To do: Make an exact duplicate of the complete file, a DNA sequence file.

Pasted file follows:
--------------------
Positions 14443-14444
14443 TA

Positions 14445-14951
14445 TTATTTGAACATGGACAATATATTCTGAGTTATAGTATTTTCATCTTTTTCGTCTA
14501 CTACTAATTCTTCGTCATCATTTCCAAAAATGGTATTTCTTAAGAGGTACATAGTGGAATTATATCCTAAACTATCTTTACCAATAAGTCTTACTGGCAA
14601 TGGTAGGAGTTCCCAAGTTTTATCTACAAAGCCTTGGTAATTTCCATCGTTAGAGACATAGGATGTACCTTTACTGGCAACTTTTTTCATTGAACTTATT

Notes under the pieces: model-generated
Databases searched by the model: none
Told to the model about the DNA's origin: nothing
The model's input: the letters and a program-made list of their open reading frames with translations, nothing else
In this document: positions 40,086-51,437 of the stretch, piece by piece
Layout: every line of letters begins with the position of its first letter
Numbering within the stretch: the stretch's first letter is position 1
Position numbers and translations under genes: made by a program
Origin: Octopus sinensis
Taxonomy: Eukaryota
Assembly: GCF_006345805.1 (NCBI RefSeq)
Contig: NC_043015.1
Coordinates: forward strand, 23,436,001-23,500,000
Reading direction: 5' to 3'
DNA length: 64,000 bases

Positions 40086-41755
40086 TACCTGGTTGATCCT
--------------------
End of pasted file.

Positions 14443-14444
14443 TA

Positions 14445-14951
14445 TTATTTGAACATGGACAATATATTCTGAGTTATAGTATTTTCATCTTTTTCGTCTA
14501 CTACTAATTCTTCGTCATCATTTCCAAAAATGGTATTTCTTAAGAGGTACATAGTGGAATTATATCCTAAACTATCTTTACCAATAAGTCTTACTGGCAA
14601 TGGTAGGAGTTCCCAAGTTTTATCTACAAAGCCTTGGTAATTTCCATCGTTAGAGACATAGGATGTACCTTTACTGGCAACTTTTTTCATTGAACTTATT

Notes under the pieces: model-generated
Databases searched by the model: none
Told to the model about the DNA's origin: nothing
The model's input: the letters and a program-made list of their open reading frames with translations, nothing else
In this document: positions 40,086-51,437 of the stretch, piece by piece
Layout: every line of letters begins with the position of its first letter
Numbering within the stretch: the stretch's first letter is position 1
Position numbers and translations under genes: made by a program
Origin: Octopus sinensis
Taxonomy: Eukaryota
Assembly: GCF_006345805.1 (NCBI RefSeq)
Contig: NC_043015.1
Coordinates: forward strand, 23,436,001-23,500,000
Reading direction: 5' to 3'
DNA length: 64,000 bases

Positions 40086-41755
40086 TACCTGGTTGATCCT